Searching over 5,500,000 cases.

Buy This Entire Record For $7.95

Download the entire decision to receive the complete text, official citation,
docket number, dissents and concurrences, and footnotes for this case.

Learn more about what you receive with purchase of this case.

Burgess v. United States

United States Court of Appeals, Eleventh Circuit

November 6, 2017

MICHAEL FRANK BURGESS, Petitioner-Appellant,
UNITED STATES OF AMERICA, Respondent-Appellee.

         Appeal from the United States District Court for the Middle District of Florida D.C. Docket Nos. 6:13-cv-01439-ACC-GJK; 6:10-cr-00161-ACC-GJK-1

          Before ROSENBAUM and JULIE CARNES, Circuit Judges, and SCHLESINGER, [*] District Judge.


         Efficiency can be a virtue, particularly for a court. But sometimes we can have too much of even a good thing.[1] That's what happened here. In this case, Petitioner-Appellant Michael Frank Burgess filed an 18 U.S.C. § 2255 motion challenging his conviction and sentence. Although the government opposed Burgess's motion on the merits, the district court instead, and of its own volition, invoked a collateral-action waiver in Burgess's plea agreement with the government to dismiss one of Burgess's claims. Today we hold that a court may not do that.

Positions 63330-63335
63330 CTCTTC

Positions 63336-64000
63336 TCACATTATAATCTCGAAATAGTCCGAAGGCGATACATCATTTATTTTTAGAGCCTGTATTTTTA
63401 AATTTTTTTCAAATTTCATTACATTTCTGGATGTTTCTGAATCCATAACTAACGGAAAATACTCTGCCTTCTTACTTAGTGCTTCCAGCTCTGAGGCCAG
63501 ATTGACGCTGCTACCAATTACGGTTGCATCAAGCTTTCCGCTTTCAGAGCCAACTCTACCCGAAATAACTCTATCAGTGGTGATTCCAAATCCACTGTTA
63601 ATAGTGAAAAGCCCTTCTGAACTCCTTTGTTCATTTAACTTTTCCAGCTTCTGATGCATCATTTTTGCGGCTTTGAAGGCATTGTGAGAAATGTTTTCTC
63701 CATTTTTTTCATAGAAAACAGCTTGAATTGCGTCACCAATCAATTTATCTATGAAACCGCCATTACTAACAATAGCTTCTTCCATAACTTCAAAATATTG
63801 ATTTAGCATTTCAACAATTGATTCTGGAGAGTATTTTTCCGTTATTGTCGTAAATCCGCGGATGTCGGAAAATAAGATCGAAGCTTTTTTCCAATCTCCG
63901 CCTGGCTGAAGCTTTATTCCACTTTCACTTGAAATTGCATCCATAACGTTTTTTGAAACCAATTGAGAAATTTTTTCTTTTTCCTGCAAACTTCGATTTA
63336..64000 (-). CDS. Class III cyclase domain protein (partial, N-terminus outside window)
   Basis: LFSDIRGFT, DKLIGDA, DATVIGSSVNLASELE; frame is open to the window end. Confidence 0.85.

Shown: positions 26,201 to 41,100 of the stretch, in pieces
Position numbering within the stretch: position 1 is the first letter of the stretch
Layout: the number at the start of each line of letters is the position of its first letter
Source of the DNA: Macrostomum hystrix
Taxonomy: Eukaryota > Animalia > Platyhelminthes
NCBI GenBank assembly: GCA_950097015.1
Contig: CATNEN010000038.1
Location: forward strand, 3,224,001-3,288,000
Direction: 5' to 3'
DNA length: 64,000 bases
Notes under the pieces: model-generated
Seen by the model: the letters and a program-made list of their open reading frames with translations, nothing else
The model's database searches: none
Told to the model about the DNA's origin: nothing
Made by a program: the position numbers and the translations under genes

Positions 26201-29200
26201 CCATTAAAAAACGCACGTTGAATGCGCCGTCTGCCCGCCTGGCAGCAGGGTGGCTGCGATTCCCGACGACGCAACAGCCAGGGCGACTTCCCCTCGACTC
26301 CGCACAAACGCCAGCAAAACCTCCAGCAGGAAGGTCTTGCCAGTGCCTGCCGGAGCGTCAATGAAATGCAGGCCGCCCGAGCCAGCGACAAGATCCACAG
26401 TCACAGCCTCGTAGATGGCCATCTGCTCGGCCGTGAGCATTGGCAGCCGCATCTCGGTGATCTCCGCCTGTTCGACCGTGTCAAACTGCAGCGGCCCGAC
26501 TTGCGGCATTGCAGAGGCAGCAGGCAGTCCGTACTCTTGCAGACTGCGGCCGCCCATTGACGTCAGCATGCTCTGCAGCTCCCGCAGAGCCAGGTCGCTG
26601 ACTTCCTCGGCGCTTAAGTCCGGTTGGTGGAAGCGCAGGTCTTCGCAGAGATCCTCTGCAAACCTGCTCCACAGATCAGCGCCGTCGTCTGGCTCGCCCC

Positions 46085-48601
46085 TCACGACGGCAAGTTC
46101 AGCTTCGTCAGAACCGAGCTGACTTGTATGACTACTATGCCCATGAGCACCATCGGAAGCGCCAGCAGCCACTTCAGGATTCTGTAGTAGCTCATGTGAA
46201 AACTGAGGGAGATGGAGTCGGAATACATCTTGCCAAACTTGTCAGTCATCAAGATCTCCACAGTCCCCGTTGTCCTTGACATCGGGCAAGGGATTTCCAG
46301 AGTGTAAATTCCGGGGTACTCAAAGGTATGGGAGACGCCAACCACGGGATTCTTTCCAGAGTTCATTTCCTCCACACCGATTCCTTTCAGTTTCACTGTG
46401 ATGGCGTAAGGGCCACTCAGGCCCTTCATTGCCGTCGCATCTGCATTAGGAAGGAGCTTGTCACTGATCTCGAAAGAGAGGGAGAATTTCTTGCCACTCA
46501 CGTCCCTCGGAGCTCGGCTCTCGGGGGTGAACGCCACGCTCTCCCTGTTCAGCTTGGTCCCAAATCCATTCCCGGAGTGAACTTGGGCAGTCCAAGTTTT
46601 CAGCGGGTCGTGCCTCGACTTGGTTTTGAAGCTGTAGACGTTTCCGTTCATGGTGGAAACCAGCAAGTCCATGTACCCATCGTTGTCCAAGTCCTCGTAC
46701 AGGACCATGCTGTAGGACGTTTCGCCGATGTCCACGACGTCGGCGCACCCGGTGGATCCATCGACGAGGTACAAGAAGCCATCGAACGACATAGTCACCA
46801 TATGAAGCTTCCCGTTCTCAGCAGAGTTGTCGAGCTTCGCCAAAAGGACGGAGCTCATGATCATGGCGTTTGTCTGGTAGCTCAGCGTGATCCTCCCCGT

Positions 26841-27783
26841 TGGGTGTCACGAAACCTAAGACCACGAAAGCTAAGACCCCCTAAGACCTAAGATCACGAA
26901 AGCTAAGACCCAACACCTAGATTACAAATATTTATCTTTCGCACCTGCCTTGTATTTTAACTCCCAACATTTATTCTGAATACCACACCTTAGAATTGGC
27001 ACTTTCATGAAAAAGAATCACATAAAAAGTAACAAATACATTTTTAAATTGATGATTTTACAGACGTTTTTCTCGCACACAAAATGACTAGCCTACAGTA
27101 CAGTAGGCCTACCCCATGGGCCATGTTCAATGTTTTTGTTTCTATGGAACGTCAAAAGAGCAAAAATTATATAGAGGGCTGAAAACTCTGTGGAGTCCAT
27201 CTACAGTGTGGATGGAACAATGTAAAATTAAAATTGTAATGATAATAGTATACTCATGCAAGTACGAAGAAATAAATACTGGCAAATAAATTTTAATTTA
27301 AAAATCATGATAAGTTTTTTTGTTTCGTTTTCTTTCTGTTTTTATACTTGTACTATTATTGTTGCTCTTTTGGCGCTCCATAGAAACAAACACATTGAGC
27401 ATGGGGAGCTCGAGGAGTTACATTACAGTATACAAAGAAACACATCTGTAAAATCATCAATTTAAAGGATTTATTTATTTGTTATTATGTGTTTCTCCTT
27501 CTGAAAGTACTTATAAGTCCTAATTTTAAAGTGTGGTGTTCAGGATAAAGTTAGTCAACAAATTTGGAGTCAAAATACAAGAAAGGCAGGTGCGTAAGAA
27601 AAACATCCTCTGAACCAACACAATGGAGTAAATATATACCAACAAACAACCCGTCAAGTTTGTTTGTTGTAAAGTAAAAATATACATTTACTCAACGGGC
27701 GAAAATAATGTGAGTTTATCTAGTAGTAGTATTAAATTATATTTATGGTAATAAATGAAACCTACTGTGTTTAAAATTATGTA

Petitioner-Appellant Michael Frank Burgess pled guilty to conspiracy to commit wire fraud, in violation of 18 U.S.C. § 371, and money laundering, in violation of 18 U.S.C. § 1957. In his plea agreement, among other things, Burgess waived his right to appeal-which included his right to collaterally challenge his conviction and sentence-except in four limited circumstances, none of which applies to the collateral action that is the subject of this appeal.[2] During his change-of-plea hearing, Burgess testified under oath that he fully understood this waiver of his right to file a collateral action: